Contagion III



Had I possessed the leisure, Fundania, I should write in a more serviceable form from what I must set forth as I can, reflecting that I must hasten: for if man is a bubble, as the proverb has it, all the more so is an old man.     Marcus Terentius Varro (116 - 27 B.C.)

The Roman scholar's manuscript documents the primary source of text referencing an association between man and a bubble.

In 1500, Dutch philosopher Erasmus published Adagiorum Collectanea, a compilation of proverbs extracted from Classical Greek and Latin literature. Each listing was attributed to the original author, translated and given meaning. The first Adagio (and subsequent Adages), published throughout his life, were well received throughout De Nederlanden society, the ease of comprehension appealed to the common man and scholars alike.

Artists were inspired by the Adages and began to incorporate the now symbolic 'bubble' into their allegorical, Vanitas paintings, (the moral narrative of Vanitas advocated religious piety). Initially, a bubble denoted the relationship between man and his indeterminate moment of death - Homo Bulla, and inferred longevity is questionable, but death is certain. Over time, the correlation between bubble, loss and uncertainty evolved to encompass love, wealth and material possessions. As a result, the bubble became a pertinent symbol of representation for artists.

The forethought to chronicle proverbial language was prophetic, had Erasmus not anticipated the significance of collating ancient classical proverbs, many metaphors in use today may have been lost forever and the bubble as a representative symbol in art may have remained inconsequential.




The bubble's metaphoric representation in art is rooted to a classical proverb and enshrined in historical context. Traditional symbolism associates the bubble to the unpredictable moment when something cherished and irreplaceable is lost forever: a life, love, material possessions or wealth.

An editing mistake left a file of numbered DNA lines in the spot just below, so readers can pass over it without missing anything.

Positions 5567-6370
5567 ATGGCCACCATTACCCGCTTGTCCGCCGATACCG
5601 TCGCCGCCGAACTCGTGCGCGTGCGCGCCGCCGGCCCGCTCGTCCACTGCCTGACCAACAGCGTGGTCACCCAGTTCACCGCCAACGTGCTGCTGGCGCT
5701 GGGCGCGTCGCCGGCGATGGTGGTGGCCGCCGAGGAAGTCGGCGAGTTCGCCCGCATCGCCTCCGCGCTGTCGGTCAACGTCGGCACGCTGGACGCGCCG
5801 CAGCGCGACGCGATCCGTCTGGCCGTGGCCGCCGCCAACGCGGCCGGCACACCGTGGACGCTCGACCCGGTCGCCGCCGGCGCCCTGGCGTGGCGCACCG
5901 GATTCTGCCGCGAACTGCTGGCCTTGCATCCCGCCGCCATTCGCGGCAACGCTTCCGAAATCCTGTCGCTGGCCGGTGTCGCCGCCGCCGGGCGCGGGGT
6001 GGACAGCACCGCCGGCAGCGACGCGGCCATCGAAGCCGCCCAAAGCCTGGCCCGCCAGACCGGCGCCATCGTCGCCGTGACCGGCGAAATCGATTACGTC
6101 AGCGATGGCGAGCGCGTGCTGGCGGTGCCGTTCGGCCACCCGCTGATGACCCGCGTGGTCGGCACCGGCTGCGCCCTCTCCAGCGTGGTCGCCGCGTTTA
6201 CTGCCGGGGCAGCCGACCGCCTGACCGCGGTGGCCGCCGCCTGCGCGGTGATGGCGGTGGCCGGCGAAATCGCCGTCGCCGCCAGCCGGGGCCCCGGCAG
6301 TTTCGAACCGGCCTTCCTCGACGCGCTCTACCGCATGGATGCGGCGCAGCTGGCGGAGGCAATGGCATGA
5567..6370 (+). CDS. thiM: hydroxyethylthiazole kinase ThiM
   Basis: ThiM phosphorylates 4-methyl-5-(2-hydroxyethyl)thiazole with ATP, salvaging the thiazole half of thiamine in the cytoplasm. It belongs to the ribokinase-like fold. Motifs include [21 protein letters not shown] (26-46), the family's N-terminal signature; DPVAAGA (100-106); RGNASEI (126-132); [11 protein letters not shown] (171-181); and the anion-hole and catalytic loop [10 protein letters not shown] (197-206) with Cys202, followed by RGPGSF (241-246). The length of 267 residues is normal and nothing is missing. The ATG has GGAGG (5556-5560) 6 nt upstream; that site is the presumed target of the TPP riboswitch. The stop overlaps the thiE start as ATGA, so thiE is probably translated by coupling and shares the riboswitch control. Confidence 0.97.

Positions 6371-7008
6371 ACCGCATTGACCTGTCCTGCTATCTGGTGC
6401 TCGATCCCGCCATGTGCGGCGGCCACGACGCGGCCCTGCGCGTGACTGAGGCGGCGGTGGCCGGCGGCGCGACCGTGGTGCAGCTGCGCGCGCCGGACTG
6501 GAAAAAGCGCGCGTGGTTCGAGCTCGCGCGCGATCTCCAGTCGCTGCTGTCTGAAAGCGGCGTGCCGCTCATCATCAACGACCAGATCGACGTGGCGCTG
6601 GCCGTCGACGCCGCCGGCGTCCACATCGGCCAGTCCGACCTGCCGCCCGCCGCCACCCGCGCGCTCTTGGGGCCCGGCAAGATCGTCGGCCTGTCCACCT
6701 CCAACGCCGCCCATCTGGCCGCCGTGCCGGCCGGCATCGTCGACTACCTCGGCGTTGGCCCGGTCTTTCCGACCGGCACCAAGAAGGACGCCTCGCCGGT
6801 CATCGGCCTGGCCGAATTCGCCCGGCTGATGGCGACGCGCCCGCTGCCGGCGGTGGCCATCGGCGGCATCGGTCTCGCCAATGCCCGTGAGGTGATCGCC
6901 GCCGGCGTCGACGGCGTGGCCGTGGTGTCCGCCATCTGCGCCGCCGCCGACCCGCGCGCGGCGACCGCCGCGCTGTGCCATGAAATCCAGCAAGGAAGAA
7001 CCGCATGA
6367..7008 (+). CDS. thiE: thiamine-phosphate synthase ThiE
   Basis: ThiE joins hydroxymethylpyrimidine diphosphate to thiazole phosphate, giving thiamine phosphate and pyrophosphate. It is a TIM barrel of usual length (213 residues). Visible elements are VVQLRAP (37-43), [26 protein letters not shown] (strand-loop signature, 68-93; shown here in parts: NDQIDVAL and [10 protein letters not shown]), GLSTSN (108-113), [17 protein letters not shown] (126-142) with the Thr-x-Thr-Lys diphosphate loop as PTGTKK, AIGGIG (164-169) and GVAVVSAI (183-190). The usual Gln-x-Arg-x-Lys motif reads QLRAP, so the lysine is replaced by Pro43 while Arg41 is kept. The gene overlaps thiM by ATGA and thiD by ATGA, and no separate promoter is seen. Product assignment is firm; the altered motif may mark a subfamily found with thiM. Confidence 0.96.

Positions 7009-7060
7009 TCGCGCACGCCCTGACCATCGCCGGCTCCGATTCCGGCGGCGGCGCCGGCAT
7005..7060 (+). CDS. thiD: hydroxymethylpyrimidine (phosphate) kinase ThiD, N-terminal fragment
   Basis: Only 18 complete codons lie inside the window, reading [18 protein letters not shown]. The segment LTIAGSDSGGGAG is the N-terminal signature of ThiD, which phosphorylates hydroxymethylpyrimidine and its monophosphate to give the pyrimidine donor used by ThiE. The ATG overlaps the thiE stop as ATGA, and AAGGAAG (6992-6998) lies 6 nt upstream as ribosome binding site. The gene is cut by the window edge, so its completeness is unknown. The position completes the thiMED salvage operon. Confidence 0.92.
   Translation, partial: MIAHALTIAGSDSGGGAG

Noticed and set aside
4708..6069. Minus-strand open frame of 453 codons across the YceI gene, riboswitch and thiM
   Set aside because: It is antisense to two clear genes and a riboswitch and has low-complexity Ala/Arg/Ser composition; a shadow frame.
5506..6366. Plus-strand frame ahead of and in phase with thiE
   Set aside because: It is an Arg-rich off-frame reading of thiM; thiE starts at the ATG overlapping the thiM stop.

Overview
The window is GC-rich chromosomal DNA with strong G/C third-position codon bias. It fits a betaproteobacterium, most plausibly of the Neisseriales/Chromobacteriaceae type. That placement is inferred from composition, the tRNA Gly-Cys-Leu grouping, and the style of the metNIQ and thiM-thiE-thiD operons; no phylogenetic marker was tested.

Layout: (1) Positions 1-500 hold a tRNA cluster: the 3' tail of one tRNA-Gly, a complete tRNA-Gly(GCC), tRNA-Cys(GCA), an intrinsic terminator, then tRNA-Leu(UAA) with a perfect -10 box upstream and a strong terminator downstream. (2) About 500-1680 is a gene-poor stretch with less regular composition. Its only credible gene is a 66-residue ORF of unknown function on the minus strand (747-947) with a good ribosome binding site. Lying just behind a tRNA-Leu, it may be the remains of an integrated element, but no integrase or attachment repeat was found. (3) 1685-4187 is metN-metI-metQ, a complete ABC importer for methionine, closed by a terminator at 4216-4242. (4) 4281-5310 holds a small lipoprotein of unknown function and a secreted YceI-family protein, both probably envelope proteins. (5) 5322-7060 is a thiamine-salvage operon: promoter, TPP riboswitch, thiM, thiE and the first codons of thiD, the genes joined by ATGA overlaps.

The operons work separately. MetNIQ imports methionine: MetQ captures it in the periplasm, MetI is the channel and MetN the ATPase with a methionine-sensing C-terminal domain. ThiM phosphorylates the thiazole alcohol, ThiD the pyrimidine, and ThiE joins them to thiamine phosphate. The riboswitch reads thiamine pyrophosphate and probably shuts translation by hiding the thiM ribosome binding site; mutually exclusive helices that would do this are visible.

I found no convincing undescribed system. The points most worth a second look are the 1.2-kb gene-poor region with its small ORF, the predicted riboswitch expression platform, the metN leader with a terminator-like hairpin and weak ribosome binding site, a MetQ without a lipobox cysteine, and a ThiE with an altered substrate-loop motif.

Bubbles, soap films and foams are primary subjects of research in many scientific disciplines resulting in a diverse range of applications and daily use products; personal hygiene and household cleaning, metal foams (aluminium etc.), packaging, glass, plastics, fire extinguisher and oil spill recovery foams and soap film science provides meteorologists with a tool to help understand and predict weather systems. The first and subsequent lightweight, tensile roof structures hail from soap films. The list is endless. There is so much more to bubbles than the obvious.

Science has proven bubble phenomena is often reflected in nature. Artists and scientists look to nature for inspiration and confirmation. Historical art symbolism, science and nature is the foundation of my practice. I need to see and learn something new all the time ... always. New art works and scientific research provide a perpetual source of inspiration and I seek interconnecting relationships to pursue together with my own personal experiences. This correlation is important to myself and my work, each element forms a link in a chain contextus the final, printed photograph is always the last link.

I design and construct new sets for each shoot and design the lighting rigs for photographing. Each bubble solution is made up according to what it is I want to photograph, sometimes a solution can take months to reach the working consistency. I refer to myself as an ArtScience practitioner and categorise my work into the ArtScience genre.

All Images ©2017 Kym Cox   All Rights Reserved